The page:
This week: Crete 1941

Nationalmuseet – National Museum of Denmark from Denmark, CC BY-SA 2.0 , via Wikimedia Commons German mountain infantry assembled by their aircraft, before their departure to Crete, 1941.

The daring German capture of Crete in May-June 1941 is not often mentioned alongside more celebrated military upsets, such as the battles of Carrhae (where a small but highly mobile force of Parthian horsemen overcame seven Roman legions in 53 BC) or Agincourt (where Henry V’s depleted English army famously triumphed over the cream of the French aristocracy in 1415).

But still, there were many levels on which Operation Merkur (Mercury) – as it was codenamed – was a victory against the odds.

In pitting a relatively small and lightly armoured force of elite Fallschirmjäger (paratroops) against a well-established Allied defensive force supported not only by tanks and artillery but also by a fiercely committed Cretan resistance, the German high command was trying something completely new: the first mainly airborne invasion in military history.

And what’s more, in another first, the significant use of intelligence decrypted from German messages sent via the Enigma machine meant that the Allies even knew what was coming.

As we learn this week on The Past, however, a series of tactical blunders and a disastrous failure of leadership – not least on the part of the British commander, Major-General Bernard Freyberg – was to turn what should have been a predictable Allied triumph into an unlikely German victory.

In a special two-part feature in the new issue of Military History Matters, Neil Faulkner introduced the events of 20 May-1 June 1941, looks at the history of the German division that was to transform airborne operations, and offers a detailed account of the 13-day battle itself.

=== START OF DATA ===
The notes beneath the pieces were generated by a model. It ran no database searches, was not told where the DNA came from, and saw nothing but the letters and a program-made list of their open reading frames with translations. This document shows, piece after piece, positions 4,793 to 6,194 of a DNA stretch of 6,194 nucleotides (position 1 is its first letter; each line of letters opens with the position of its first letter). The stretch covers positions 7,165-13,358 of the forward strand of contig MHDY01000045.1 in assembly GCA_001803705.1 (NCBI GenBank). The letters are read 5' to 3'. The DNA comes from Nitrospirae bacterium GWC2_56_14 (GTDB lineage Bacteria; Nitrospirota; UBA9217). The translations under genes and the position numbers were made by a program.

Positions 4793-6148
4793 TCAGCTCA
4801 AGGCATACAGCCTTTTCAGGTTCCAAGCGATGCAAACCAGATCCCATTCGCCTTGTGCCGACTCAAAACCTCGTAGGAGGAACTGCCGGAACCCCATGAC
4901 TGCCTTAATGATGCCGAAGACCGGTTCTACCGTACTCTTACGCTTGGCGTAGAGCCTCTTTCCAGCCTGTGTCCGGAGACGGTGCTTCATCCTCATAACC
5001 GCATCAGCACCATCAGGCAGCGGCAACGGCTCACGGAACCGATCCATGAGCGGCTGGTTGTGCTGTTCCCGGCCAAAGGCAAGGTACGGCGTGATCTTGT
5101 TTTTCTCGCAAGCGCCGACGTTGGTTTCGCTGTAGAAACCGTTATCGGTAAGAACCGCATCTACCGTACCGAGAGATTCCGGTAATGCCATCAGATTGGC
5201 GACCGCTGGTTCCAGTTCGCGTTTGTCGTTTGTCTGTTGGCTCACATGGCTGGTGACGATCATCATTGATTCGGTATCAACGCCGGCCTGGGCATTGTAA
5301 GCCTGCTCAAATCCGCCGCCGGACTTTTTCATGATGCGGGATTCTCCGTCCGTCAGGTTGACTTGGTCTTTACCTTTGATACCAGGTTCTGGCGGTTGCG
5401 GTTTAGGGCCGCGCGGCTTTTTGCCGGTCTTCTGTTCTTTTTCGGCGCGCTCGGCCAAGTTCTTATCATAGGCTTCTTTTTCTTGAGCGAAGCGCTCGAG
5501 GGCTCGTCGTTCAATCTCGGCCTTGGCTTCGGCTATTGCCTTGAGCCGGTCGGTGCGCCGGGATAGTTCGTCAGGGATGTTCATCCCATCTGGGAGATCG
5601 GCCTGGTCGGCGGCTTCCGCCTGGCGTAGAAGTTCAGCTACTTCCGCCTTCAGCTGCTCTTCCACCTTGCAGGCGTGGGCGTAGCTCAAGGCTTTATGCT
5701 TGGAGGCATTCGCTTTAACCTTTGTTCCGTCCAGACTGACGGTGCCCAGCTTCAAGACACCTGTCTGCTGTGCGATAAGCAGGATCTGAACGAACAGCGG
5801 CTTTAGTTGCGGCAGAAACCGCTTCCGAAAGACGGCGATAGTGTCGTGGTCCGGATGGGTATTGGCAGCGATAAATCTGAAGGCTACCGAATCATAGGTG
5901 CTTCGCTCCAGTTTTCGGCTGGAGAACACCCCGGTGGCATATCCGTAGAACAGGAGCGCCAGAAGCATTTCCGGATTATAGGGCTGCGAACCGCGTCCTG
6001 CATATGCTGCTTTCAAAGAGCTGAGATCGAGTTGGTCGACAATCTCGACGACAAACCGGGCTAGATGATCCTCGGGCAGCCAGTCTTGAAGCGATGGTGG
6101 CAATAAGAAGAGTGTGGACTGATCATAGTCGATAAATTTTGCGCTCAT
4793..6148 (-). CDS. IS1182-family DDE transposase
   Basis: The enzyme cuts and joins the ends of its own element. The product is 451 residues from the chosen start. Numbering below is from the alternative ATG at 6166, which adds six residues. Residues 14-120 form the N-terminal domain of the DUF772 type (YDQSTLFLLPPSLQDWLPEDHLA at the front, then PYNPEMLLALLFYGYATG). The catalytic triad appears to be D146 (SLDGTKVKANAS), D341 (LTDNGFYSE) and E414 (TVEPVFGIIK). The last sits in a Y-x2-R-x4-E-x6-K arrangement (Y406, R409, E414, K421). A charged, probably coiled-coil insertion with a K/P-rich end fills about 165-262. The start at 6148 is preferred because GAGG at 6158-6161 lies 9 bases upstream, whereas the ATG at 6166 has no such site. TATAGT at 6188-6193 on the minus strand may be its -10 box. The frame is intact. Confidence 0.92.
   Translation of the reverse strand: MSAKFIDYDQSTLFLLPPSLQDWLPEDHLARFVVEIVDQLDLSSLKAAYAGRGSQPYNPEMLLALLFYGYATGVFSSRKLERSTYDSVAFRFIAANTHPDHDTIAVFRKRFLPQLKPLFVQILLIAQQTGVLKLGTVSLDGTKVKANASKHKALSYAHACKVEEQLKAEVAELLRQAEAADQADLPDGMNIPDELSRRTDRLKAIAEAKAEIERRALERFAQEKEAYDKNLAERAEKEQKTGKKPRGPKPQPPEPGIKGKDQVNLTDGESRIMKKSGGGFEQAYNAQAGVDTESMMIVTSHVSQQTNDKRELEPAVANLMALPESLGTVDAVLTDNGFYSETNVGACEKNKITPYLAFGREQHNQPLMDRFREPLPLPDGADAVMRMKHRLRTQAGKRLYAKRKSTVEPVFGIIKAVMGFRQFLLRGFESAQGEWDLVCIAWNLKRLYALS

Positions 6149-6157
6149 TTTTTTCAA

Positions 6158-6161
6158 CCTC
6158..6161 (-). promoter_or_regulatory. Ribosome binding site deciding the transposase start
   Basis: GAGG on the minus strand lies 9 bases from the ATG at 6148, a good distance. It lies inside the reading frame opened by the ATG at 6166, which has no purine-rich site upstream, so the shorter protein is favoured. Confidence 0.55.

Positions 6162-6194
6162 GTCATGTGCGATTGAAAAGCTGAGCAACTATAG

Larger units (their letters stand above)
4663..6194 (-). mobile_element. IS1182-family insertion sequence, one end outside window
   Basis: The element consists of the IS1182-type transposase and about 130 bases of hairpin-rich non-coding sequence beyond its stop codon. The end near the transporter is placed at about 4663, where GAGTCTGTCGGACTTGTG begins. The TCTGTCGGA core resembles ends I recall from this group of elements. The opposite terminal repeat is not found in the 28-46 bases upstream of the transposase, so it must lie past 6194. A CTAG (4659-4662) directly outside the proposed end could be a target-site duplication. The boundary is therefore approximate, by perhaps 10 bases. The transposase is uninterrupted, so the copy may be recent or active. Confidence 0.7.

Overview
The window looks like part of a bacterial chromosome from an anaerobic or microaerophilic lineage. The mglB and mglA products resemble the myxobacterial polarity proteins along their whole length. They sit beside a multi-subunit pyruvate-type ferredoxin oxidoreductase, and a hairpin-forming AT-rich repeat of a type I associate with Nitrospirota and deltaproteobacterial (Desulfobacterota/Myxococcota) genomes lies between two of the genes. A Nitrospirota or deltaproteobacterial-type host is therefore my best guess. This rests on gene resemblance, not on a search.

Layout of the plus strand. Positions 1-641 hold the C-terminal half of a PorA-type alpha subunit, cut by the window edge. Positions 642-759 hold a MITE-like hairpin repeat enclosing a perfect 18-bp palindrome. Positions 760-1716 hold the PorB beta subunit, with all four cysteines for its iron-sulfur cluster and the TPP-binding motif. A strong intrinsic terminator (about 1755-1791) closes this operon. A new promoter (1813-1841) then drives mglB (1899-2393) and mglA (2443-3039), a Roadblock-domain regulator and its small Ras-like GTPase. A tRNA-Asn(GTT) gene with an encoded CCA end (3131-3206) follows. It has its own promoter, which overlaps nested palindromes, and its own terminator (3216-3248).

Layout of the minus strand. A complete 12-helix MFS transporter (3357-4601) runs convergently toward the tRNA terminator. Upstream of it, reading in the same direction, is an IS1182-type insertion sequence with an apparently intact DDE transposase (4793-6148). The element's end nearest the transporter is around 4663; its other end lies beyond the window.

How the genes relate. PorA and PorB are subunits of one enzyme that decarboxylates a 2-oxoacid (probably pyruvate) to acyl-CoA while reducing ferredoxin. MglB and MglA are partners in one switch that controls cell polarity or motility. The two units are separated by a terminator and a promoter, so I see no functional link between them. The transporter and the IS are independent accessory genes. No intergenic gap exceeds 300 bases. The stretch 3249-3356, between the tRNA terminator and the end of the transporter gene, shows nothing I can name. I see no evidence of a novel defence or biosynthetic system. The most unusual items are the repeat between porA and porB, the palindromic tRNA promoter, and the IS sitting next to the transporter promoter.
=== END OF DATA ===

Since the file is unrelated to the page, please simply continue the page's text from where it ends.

Elsewhere this week on The Past, we have been delving into the archives in search of more about Crete during the Second World War: Taylor Downing looked back on Ill Met By Moonlight, the classic 1957 movie set during the German occupation of the island; while Nick Hewitt analysed the little-known Dodecanese Campaign of 1943 to understand how the British managed once again to snatch defeat from the jaws of victory.

Meanwhile, on this week’s edition of The PastCast, our brilliant podcast, Taylor Downing also talks to Calum Henderson about Operation Mincemeat, the new film of Ben Macintyre’s best-selling 2010 book about the rather more successful British plan to convince the Germans that Allied forces were planning to invade Greece rather than Sicily in 1943.

And finally: if all that simply whets your appetite, don’t forget to have a go at our latest themed Quiz, which this week is also focused on unlikely victories against the odds. Good luck, and we hope you enjoy The Past!

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